Some directors write their own screenplays or collaborate on screenplays with long-standing writing partners. Some directors appear in their films, or compose the music score for their films. A film director's task is to envisage a way to translate a screenplay into a formed film, to realize this vision. To do this, they oversee the technical elements of film production; this entails organizing the film crew in such a way to achieve their vision of the film. This requires skills of group leadership, as well as the ability to maintain a singular focus in the stressful, fast-paced environment of a film set. Moreover, it is necessary to have an artistic eye to frame shots and to give precise feedback to cast and crew, excellent communication skills are a must. Since the film director depends on the successful cooperation of many different creative individuals with strongly contradicting artistic ideals and visions, he or she needs to possess conflict resolution skills in order to mediate whenever necessary.
Thus the director ensures that all individuals involved in the film production are working towards an identical vision for the completed film. The set of varying challenges he or she has to tackle has been described as "a multi-dimensional jigsaw puzzle with egos and weather thrown in for good measure", it adds to the pressure that the success of a film can influence when and how they will work again, if at all. The sole superiors of the director are the producer and the studio, financing the film, although sometimes the director can be a producer of the same film; the role of a director differs from producers in that producers manage the logistics and business operations of the production, whereas the director is tasked with making creative decisions. The director must work within the restrictions of the film's budget and the demands of the producer and studio. Directors play an important role in post-production. While the film is still in production, the director sends "dailies" to the film editor and explains his or her overall vision for the film, allowing the editor to assemble an editor's cut.
In post-production, the director works with the editor to edit the material into the director's cut. Well-established directors have the "final cut privilege", meaning that they have the final say on which edit of the film is released. For other directors, the studio can order further edits without the director's permission; the director is one of the few positions that requires intimate involvement during every stage of film production. Thus, the position of film director is considered to be a stressful and demanding one, it has been said that "20-hour days are not unusual". Some directors take on additional roles, such as producing, writing or editing. Under European Union law, the film director is considered the "author" or one of the authors of a film as a result of the influence of auteur theory. Auteur theory is a film criticism concept that holds that a film director's film reflects the director's personal creative vision, as if they were the primary "auteur". In spite of—and sometimes because of—the production of the film as part of an industrial process, the auteur's creative voice is distinct enough to shine through studio interference and the collective process.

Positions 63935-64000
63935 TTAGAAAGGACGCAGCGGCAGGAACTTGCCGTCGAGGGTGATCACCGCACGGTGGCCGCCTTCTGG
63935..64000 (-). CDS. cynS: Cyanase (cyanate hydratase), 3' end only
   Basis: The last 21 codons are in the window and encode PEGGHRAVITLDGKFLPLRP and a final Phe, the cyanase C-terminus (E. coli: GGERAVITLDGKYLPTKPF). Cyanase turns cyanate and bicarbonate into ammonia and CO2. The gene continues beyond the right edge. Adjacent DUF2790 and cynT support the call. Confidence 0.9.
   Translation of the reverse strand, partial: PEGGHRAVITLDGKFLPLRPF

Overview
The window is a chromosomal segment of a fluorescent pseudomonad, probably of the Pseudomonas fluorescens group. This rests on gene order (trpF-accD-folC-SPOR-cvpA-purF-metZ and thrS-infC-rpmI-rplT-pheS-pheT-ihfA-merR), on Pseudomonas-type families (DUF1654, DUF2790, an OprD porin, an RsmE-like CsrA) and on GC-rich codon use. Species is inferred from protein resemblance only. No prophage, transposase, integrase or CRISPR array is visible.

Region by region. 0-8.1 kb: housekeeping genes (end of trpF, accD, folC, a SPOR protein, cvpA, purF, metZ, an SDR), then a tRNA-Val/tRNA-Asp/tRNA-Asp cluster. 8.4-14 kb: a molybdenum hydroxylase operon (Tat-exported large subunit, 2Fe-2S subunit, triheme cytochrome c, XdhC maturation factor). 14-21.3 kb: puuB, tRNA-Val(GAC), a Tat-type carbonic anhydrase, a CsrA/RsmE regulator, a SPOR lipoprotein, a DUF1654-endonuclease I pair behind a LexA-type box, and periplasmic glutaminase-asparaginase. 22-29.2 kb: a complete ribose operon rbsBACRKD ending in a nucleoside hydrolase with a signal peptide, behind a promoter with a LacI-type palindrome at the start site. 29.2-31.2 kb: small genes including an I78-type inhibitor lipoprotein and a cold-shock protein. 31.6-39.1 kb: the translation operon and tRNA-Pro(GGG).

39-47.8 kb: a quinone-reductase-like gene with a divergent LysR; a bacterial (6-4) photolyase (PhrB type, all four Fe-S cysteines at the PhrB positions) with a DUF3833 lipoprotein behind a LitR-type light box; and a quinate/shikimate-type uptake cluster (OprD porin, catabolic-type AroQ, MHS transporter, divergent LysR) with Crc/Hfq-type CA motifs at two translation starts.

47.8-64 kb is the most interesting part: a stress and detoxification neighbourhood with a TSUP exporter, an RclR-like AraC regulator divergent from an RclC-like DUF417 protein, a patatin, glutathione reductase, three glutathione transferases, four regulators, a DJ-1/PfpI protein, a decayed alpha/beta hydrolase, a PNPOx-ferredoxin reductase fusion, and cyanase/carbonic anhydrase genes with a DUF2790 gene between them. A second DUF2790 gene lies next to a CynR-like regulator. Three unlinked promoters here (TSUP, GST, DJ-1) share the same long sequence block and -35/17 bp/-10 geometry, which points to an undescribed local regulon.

Some film directors started as screenwriters, film producers or actors. Several American cinematographers have become directors, including Barry Sonnenfeld the Coen brothers' DP. Other film directors have attended a film school to get a bachelors degree studying cinema. Film students study the basic skills used in making a film; this includes, for example, shot lists and storyboards, protocols of dealing with professional actors, reading scripts. Some film schools are equipped with post-production facilities. Besides basic technical and logistical skills, students receive education on the nature of professional relationships that occur during film production. A full degree course can be designed for up to five years of studying. Future directors complete short films during their enrollment; the National Film School of Denmark has the student's final projects presented on national TV. Some film schools retain the rights for their students' works. Many directors prepared for making feature films by working in television.
The German Film and Television Academy Berlin cooperate
J. J. Abrams
Jeffrey Jacob Abrams is an American filmmaker. He is best known for his work in the genres of action and science fiction. Abrams wrote or produced such films as Regarding Henry, Forever Young, Cloverfield, Star Trek, Star Wars: The Force Awakens, the upcoming Star Wars: The Rise of Skywalker. Abrams has created numerous television series, including Felicity, Alias and Fringe, he won two Emmy Awards for Lost — Outstanding Directing for a Drama Series and Outstanding Drama Series. His directorial film work includes Mission: Impossible III, Star Trek, Super 8, Star Trek Into Darkness, he directed, produced and co-wrote Star Wars: The Force Awakens, the first film in the Star Wars sequel trilogy and his highest-grossing film, as well as the third-highest-grossing film of all time. He returned to Star Wars by co-writing and directing The Rise of Skywalker. Abrams's frequent collaborators include producer Bryan Burk, actors Greg Grunberg, Simon Pegg and Keri Russell, composer Michael Giacchino, writers Alex Kurtzman and Roberto Orci, cinematographers Daniel Mindel and Larry Fong, editors Maryann Brandon and Mary Jo Markey.